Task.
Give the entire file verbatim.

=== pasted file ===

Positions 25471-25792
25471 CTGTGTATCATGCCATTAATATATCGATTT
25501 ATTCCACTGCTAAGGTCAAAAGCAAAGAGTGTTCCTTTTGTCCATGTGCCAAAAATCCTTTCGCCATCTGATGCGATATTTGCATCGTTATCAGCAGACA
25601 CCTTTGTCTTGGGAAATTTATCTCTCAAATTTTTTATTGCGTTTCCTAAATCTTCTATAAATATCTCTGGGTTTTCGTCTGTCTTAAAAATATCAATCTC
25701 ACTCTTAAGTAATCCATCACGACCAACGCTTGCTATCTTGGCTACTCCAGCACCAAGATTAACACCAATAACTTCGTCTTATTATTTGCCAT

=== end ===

Positions 25471-25792
25471 CTGTGTATCATGCCATTAATATATCGATTT
25501 ATTCCACTGCTAAGGTCAAAAGCAAAGAGTGTTCCTTTTGTCCATGTGCCAAAAATCCTTTCGCCATCTGATGCGATATTTGCATCGTTATCAGCAGACA
25601 CCTTTGTCTTGGGAAATTTATCTCTCAAATTTTTTATTGCGTTTCCTAAATCTTCTATAAATATCTCTGGGTTTTCGTCTGTCTTAAAAATATCAATCTC
25701 ACTCTTAAGTAATCCATCACGACCAACGCTTGCTATCTTGGCTACTCCAGCACCAAGATTAACACCAATAACTTCGTCTTATTATTTGCCAT